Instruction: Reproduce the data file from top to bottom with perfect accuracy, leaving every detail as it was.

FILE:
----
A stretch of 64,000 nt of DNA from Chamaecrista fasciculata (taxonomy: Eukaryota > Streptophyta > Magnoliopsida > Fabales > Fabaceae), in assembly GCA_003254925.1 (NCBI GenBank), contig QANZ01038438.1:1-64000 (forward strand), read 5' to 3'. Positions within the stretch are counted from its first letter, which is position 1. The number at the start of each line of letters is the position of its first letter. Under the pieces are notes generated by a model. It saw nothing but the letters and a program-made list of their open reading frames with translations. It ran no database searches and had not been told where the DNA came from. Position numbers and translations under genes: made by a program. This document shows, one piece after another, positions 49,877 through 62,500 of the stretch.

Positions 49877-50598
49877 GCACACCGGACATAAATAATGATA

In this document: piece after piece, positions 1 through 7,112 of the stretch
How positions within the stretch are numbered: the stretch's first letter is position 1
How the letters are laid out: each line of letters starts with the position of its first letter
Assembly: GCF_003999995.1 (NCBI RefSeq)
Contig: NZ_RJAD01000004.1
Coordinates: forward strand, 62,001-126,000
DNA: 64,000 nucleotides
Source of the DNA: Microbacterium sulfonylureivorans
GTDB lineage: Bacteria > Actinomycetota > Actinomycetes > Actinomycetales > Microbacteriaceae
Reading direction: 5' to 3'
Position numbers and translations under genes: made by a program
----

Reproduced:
A stretch of 64,000 nt of DNA from Chamaecrista fasciculata (taxonomy: Eukaryota > Streptophyta > Magnoliopsida > Fabales > Fabaceae), in assembly GCA_003254925.1 (NCBI GenBank), contig QANZ01038438.1:1-64000 (forward strand), read 5' to 3'. Positions within the stretch are counted from its first letter, which is position 1. The number at the start of each line of letters is the position of its first letter. Under the pieces are notes generated by a model. It saw nothing but the letters and a program-made list of their open reading frames with translations. It ran no database searches and had not been told where the DNA came from. Position numbers and translations under genes: made by a program. This document shows, one piece after another, positions 49,877 through 62,500 of the stretch.

Positions 49877-50598
49877 GCACACCGGACATAAATAATGATA

In this document: piece after piece, positions 1 through 7,112 of the stretch
How positions within the stretch are numbered: the stretch's first letter is position 1
How the letters are laid out: each line of letters starts with the position of its first letter
Assembly: GCF_003999995.1 (NCBI RefSeq)
Contig: NZ_RJAD01000004.1
Coordinates: forward strand, 62,001-126,000
DNA: 64,000 nucleotides
Source of the DNA: Microbacterium sulfonylureivorans
GTDB lineage: Bacteria > Actinomycetota > Actinomycetes > Actinomycetales > Microbacteriaceae
Reading direction: 5' to 3'
Position numbers and translations under genes: made by a program